Produced and edited by Jamie Han, Footage Reuters and Armenian government
You can enable subtitles (captions) in the video player
Armenia's president has blamed Turkey for provoking conflict between Azerbaijan and the Armenian-backed enclave of Nagorno-Karabakh in the South Caucasus, where deadly clashes over control of the disputed territory have taken place for the past 12 days. Nagorno-Karabakh is a region of Azerbaijan that's populated and controlled by ethnic Armenians.
Turkey's military support for Azerbaijan's efforts to regain control of the territory has unsettled the fragile balance in the region, Armen Sarkissian told the Financial Times in an interview, where he demanded that world powers, including the US, Russia, and Nato, step in to prevent a situation similar to the war in Syria.
The moment that Turkey is excluded from this equation, then you can find a solution to this. Being a member of Nato doesn't mean that you have the right. In fact, you have to restrain yourself. You don't get a green card to go and interfere in third party conflicts. Is Nato happy that Turkey is involved in that scale in Iraq? Is Nato happy that Turkey is involved in Libya? What is a Nato-member state doing in Libya? What is a Nato-member state doing in Azerbaijan, fighting, helping to fight Nagorno-Karabakh?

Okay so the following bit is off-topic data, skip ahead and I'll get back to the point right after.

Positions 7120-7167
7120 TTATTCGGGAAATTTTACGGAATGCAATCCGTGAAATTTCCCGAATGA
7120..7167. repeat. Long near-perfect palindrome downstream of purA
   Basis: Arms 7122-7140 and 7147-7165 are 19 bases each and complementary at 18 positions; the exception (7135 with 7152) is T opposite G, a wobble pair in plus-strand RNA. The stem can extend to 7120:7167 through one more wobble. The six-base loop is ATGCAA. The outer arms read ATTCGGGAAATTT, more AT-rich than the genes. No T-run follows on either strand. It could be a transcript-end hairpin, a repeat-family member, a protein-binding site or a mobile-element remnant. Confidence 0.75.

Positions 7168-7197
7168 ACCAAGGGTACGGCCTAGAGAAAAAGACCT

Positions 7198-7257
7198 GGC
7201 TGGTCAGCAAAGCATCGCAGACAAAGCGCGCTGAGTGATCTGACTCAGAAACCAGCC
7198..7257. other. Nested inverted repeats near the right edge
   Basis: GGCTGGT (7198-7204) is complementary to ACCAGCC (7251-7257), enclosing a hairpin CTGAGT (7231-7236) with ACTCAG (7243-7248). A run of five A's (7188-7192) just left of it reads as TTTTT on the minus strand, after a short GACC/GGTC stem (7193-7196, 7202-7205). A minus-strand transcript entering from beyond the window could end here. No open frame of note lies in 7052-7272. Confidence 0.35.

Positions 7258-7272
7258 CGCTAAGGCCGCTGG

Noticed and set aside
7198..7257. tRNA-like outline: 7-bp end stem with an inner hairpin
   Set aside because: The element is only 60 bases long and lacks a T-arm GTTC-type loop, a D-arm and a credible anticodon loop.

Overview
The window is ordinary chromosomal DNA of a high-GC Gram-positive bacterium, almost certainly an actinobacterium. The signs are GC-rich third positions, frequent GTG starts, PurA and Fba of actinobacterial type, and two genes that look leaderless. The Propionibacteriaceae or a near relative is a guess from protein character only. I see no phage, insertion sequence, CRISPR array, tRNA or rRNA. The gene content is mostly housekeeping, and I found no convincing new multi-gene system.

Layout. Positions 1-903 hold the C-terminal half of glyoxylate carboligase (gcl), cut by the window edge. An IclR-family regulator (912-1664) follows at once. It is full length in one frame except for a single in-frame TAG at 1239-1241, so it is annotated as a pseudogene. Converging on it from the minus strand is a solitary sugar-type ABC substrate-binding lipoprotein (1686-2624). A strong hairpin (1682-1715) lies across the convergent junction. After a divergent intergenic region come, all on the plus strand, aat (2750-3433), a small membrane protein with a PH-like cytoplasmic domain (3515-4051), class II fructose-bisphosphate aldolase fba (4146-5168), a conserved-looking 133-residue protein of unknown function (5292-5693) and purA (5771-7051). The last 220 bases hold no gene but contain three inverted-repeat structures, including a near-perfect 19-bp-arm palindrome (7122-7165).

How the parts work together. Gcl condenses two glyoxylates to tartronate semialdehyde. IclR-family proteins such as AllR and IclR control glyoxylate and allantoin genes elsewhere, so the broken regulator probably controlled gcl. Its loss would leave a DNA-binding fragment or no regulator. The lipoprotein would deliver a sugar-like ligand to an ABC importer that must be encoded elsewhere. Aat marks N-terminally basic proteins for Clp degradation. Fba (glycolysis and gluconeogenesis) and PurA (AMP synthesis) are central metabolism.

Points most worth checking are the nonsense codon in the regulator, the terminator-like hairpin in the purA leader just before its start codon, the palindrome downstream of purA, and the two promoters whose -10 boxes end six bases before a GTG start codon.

Explain to me. Because this is not about Nagorno-Karabakh. This is about restructuring the whole geopolitics of the region. And Caucasus is a crossroad. It's very important for everybody, starting from energy, logistics, everything. This war will, again, prove that there's no military solution. People of Nagorno-Karabakh are ready to die fighting for their homeland. So what is the Azeri soldier fighting for? They are fighting for killing Armenians.
But I do agree, we need more pressure from Russia. And I hope there'll be more pressure from Russia. And I hope there'll be more pressure from United States. And we cannot wait here until the US elections will happen. They'll be the same or the new administration. We need more effort to stop this. And the focus of the effort should be Turkey. The moment Turkey is taken off the equation, I think, then we'll be closer to the ceasefire and with the hope of going back to the negotiating table, bringing stability to the region and excluding another 10 times Syria in Caucasus.
Russia, France, and the US have made repeated calls for a ceasefire in the conflict, which dates back to the fall of the Soviet Union. But Turkey has rejected those pleas. And casualties on both sides are mounting as fighting between two entrenched armies heads towards a third week.